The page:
While state and county health officials said a chemically contaminated site in southeast Richmond poses no dangers to their current users, concerns remain about past users and those to come.
They also acknowledge that their findings don’t include the possible interactions between the more than 100 toxic metals and chemicals found at the site.
Ethel Dotson, who initiated the Community Advisory Group [CAG] now advising the state about cleanups at Campus Bay and UC Berkeley’s Richmond Field Station, died Nov. 1 in the firm conviction her cancer was caused by exposure during her childhood.
Dotson and her brother Whitney, a current CAG member, spent their early years at Seaport Warhousing Apartments, a complex built to house a largely African American population of workers who came to the city to build the ships that carried troops to victory in the war.
The apartments were adjacent to the massive chemical manufacturing complex that once stood on the Campus Bay site.
“We do know from the historical record that a lot of stuff happened in the past that should not be allowed to happen again,” said Contra Costa County Pubic Health Director Wendel Brunner Thursday night.
“But we cannot undo the past,“ he said, and many questions will remain unanswered.
Brunner and Dr. Richard Kreutzer of the state Department of Health Services came to the CAG to present the draft Public Health Assessment evaluating the impact of exposures arising from the Campus Bay site, where plans for a 1440-unit condominium and apartment complex have been derailed by community activists.
For the century between 1897 and 1997, the site housed a massive chemical manufacturing complex with factories that produced herbicides and pesticides, as well as fertilizers and other chemicals.
It was Ethel Dotson who discovered that the facility had also been used for uranium-melting experiments, and CAG member Sherry Padgett and others have found that the site also processed another toxic metal, beryllium.
Richmond activists, including the Dotsons, Sherry Padgett, Claudia Carr and Henry Clark were galvanized by the first round of cleanup at the site, which included the largely unsupervised demolition of the chemical plant.
The initial cleanup, conducted under the aegis of the San Francisco Bay Regional Water Quality Control Board, produced large clouds of dust that settled on nearby business and left 350,000 cubic yards of contaminated earth buried on the site.
The activists gained the support of Assemblymember Loni Hancock (D-Berkeley), joined by then-colleague Cindy Montanez, Brunner and other officials who pressured the state Environmental Protection Agency in November, 2004, into transferring partial oversight to the Department of Toxic Substances Control (DTSC)—which unlike the water board, is staffed with scientists who specialize in poisonous chemicals.
The state also gave DTSC oversight of the remainder of the cleanup at Campus Bay along with the adjacent Richmond Field Station (RFS)—over the university’s objections—in May, 2005.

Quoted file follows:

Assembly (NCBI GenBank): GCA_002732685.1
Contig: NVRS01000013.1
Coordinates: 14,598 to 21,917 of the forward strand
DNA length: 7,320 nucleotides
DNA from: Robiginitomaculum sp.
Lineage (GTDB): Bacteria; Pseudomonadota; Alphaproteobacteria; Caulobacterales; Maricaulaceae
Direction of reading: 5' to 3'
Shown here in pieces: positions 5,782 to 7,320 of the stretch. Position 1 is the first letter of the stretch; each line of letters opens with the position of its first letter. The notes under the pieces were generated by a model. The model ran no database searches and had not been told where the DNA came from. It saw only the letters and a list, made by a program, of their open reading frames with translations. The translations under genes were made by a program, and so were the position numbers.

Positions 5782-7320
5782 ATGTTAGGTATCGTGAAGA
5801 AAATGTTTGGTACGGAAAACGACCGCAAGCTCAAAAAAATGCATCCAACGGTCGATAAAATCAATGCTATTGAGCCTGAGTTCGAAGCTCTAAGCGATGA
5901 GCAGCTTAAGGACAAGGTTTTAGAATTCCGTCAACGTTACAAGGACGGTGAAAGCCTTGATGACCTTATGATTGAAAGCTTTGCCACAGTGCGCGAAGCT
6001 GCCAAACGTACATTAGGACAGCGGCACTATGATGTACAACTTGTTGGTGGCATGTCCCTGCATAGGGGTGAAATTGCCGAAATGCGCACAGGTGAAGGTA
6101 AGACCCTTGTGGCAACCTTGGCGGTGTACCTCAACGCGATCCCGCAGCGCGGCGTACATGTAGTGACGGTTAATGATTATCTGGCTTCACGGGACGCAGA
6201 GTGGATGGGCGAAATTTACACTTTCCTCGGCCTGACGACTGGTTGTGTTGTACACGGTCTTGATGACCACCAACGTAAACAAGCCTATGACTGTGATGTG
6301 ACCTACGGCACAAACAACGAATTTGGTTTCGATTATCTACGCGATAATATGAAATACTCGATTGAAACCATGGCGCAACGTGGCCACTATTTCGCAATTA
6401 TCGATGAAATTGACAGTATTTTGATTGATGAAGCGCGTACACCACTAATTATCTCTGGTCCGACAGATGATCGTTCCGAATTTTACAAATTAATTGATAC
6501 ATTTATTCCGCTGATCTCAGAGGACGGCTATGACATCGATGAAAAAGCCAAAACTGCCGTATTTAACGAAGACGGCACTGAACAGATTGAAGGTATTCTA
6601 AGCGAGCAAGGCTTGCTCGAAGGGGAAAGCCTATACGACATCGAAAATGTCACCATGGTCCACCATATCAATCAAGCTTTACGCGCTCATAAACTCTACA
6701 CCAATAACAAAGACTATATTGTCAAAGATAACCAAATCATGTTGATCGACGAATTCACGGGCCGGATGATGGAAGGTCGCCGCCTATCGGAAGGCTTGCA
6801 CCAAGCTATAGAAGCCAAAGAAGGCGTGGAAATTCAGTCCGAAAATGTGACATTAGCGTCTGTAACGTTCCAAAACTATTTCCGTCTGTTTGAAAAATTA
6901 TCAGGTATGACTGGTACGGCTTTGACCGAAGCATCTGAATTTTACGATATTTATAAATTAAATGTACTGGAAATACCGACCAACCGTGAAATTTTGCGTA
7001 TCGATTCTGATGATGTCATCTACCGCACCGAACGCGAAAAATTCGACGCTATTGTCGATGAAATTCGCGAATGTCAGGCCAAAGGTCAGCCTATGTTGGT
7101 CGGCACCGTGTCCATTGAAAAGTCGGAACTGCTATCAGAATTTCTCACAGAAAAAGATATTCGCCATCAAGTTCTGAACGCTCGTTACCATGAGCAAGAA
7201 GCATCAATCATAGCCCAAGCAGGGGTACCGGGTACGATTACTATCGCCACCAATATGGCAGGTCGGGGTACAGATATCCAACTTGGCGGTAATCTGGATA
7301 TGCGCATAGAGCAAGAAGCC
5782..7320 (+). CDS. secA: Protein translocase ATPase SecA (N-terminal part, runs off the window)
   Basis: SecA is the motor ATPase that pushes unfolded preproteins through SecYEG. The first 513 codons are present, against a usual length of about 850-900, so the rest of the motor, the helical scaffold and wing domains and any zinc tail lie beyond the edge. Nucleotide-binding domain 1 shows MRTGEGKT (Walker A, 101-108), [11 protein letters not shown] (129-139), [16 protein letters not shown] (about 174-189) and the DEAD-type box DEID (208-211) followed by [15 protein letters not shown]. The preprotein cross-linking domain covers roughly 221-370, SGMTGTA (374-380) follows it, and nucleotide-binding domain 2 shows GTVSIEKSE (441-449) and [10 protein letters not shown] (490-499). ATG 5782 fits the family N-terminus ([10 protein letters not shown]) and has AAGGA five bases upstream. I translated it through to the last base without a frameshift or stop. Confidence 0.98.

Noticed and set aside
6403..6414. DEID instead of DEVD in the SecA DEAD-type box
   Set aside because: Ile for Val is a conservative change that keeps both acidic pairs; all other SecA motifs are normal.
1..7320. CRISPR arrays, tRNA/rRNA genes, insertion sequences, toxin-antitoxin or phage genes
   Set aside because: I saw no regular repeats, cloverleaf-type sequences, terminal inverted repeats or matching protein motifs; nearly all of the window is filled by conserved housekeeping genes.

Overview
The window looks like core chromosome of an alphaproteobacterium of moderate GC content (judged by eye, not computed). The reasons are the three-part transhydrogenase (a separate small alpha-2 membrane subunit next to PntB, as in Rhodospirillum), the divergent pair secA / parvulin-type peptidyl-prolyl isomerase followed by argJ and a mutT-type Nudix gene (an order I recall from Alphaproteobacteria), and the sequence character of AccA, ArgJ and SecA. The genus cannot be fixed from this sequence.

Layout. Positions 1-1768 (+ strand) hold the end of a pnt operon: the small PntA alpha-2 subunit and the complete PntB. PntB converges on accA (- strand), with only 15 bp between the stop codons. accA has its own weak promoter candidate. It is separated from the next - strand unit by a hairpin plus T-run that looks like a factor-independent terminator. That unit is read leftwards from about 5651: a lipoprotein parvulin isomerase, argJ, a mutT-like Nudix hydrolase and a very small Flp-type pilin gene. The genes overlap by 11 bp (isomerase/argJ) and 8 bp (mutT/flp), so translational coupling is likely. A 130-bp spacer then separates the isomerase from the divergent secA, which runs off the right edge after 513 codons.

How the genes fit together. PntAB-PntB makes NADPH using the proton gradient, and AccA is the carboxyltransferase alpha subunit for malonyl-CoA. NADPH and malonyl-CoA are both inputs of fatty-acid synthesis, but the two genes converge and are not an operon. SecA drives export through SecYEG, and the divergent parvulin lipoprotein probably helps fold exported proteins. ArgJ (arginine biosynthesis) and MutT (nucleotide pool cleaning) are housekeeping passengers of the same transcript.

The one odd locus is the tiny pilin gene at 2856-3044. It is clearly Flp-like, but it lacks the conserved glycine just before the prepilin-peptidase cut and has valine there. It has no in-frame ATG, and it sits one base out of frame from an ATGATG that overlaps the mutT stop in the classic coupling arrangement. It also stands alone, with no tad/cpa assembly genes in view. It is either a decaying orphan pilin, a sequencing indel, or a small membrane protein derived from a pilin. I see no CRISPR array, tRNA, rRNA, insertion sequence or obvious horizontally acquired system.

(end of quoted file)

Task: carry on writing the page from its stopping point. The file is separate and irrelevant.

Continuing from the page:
The health survey was launched a month before the handover and was conducted by the Environmental Health Investigations Branch of the state public health agency, represented Thursday night by Kreutzer.
The report concludes that exposures to a wide range of hazardous compounds with possible effects ranging from cancer to impaired neurological development were probably “at unhealthy levels, especially for Seaport children.”
CAG and community members had plenty of questions.
One criticism that has surfaced repeatedly is the failure of the survey to tackle the possible interactive effects of the stew of compounds that spewed into the air and groundwater at the site.
Dr. Michael Esposito, a retired UC Berkeley scientist who chairs the CAG’s toxics committee, cited the interactions “between certain pesticides and herbicides and Tagamet,” a prescription medication commonly prescribed for ulcers. Esposito said the interaction leads to a thousand-fold increased in the probability of strokes.
With well over a hundred different metals, pesticides, herbicides, PCBs, volaatile organic compounds and solvents found on the site, Esposito said, “at some point common sense will tell you that their interactions are multiplicative.”
The standards used by the survey don’t consider possible synergistic effects, and only add one set of individual risks to another when considering interactions.
Padgett, who works in a building adjacent to the site and has been stricken with a variety of rare cancers and other ailments, said the report cover should “carry a big black box” noting that most of the studies cited only looked at individual chemical impacts.
Several CAG and community members said that recent discoveries of the use of beryllium and the earlier reports that a fertilizer that often produces radioactive waste had been made at the site came from CAG members and not government officials.
“This report was done with the information that was currently available to us from DTSC,” said Brunner.
The county health official also said that the site isn’t presently suitable for housing, “but should be cleaned up to residential standards” if Cherokee-Simeon Venters, the partnership that owns Campus Bay, renews their original plans.
The report is posted at HYPERLINK http://www.ehib.org/project.jsp?project_key=ZENE01.www.ehib.org/project.jsp?project_key=ZENE01. Documents on the Campus Bay cleanup are to be found at: www.envirostor.dtsc.ca.gov/public/profile_report.asp?global_id=07280002, with CAG documents accessible by clicking on “COMMUNITY INVOLVEMENT.” RFS documents are here: www.envirostor.dtsc.ca.gov/public/profile_report.asp?global_id=07730003